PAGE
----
She came in to check on me and explained that she had to go perform a C-section. I was awake but still totally numb and contentedly munching on gummy bears (I was restricted to a liquid diet, but apparently gummy bears are liquid. Who knew!) so I ended up waiting another 90 minutes or so.
We got set up with my doula and Joel each holding a leg, the two nurses setting up the baby warmer and keeping an eye on the baby heart rate monitor, and my doctor using her hand to help guide me where to push. I still couldn’t feel a thing but everyone in the room kept encouraging me and telling me I was doing great. My doctor assured me that my body was working hard and I’d be sore the next day – it didn’t actually set in until 2 days later, but by then I felt like I’d been hit by a truck.
I ended up pushing for about 50 minutes, and then in one surreal moment, everyone in the room stopped chanting “one last big push” or “you’re doing so great” and instead started oohing and aahing, and this slimy alien creature was placed on my chest.
I don’t know that I can describe my reaction in the moment – I was elated and exhausted and amazed. After all the heartbreak and worry, she was here. After the months spent daydreaming about her, she was both exactly like what I’d expected and completely not what I’d expected.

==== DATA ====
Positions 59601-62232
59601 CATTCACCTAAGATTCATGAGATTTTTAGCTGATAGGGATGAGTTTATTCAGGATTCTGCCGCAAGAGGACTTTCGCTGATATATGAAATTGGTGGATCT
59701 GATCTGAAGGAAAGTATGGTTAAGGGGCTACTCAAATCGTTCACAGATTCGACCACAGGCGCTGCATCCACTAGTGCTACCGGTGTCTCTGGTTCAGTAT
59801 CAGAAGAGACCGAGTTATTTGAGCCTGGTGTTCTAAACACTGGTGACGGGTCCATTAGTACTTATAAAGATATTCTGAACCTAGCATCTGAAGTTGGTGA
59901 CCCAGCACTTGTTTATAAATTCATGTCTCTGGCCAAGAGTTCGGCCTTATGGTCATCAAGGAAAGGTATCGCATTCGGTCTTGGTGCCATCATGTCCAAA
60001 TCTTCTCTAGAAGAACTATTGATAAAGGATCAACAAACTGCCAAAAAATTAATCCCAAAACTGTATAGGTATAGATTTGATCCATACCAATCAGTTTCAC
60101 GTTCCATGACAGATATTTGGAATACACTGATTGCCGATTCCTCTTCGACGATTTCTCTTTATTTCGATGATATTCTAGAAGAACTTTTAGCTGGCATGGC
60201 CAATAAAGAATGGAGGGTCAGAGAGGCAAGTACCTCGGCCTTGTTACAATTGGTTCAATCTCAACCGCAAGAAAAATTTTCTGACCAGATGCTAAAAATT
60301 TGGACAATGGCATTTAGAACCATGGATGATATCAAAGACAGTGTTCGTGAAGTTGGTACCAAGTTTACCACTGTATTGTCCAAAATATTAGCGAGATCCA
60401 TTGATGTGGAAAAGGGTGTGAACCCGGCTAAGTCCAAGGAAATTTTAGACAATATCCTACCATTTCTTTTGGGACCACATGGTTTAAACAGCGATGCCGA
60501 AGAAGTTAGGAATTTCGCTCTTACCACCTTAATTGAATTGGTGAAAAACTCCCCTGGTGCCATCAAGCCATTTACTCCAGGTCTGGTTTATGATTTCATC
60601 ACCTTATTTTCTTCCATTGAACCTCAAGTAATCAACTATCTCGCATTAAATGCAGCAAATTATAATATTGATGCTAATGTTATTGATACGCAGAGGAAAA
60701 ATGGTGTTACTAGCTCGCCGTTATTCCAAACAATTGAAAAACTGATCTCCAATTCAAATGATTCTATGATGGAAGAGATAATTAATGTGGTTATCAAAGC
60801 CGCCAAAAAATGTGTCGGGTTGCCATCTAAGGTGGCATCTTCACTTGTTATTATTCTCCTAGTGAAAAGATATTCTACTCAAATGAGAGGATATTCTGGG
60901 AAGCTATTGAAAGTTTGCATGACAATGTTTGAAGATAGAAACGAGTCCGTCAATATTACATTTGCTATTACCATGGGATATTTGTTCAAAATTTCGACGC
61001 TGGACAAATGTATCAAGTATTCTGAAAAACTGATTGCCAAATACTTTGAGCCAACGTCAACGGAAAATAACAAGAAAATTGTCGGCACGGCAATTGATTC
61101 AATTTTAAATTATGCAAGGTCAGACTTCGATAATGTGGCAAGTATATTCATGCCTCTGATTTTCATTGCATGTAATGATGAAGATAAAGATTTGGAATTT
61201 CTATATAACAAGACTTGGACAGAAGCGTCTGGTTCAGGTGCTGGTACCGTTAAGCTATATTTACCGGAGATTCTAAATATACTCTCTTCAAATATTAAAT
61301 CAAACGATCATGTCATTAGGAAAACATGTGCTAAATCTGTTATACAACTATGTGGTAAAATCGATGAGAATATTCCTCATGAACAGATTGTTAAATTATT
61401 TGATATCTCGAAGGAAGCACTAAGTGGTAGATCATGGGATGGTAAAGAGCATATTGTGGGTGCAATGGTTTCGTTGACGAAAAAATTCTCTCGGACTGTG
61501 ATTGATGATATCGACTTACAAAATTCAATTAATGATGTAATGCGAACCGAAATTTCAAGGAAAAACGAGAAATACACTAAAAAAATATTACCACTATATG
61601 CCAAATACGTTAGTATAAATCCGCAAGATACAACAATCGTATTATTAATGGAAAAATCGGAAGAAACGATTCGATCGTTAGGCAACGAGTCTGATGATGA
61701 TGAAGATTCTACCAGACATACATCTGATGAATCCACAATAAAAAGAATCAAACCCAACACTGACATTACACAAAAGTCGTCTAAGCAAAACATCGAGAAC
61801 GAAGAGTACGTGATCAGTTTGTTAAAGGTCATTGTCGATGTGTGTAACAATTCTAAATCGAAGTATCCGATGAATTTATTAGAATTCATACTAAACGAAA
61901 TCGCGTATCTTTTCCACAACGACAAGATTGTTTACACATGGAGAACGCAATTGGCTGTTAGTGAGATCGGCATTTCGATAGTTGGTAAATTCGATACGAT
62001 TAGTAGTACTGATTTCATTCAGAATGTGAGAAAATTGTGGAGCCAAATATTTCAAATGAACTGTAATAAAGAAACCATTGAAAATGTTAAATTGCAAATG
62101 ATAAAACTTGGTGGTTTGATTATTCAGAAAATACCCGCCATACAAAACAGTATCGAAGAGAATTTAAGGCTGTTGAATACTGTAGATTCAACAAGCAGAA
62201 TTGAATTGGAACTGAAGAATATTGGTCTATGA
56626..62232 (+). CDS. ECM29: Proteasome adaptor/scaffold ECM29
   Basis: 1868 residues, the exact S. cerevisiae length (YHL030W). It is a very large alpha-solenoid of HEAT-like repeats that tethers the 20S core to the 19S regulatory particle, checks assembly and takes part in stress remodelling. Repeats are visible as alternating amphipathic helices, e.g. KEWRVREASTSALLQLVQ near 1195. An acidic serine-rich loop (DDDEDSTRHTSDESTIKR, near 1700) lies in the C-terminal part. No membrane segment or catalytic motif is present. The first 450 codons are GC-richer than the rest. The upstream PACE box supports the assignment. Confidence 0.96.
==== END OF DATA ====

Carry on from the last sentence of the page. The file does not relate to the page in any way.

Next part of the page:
Her APGAR scores at 1 and 5 minutes were 9 and 9, but then one nurse suddenly whisked her off my chest and rushed her to the baby warming table and the other was calling a NICU team to our room. Later, when everything settled down, my doctor and the NICU team explained that because her delivery had been quite fast, she hadn’t been able to clear all the amniotic fluid from her lungs so she couldn’t breathe well and her heart rate suddenly dropped. They suctioned a ton of fluid out of her and watched her for a bit to make sure she cried and was breathing well. I was still totally numb on the table, my doctor stitching me up, and Joel went to Ramona to talk to her. This was the point I most needed my doula and was so glad she could stay with me and report what was going on. It was very scary and I’m tearing up writing it out, but I’m so grateful for modern medicine and that in the end Ramona is fine.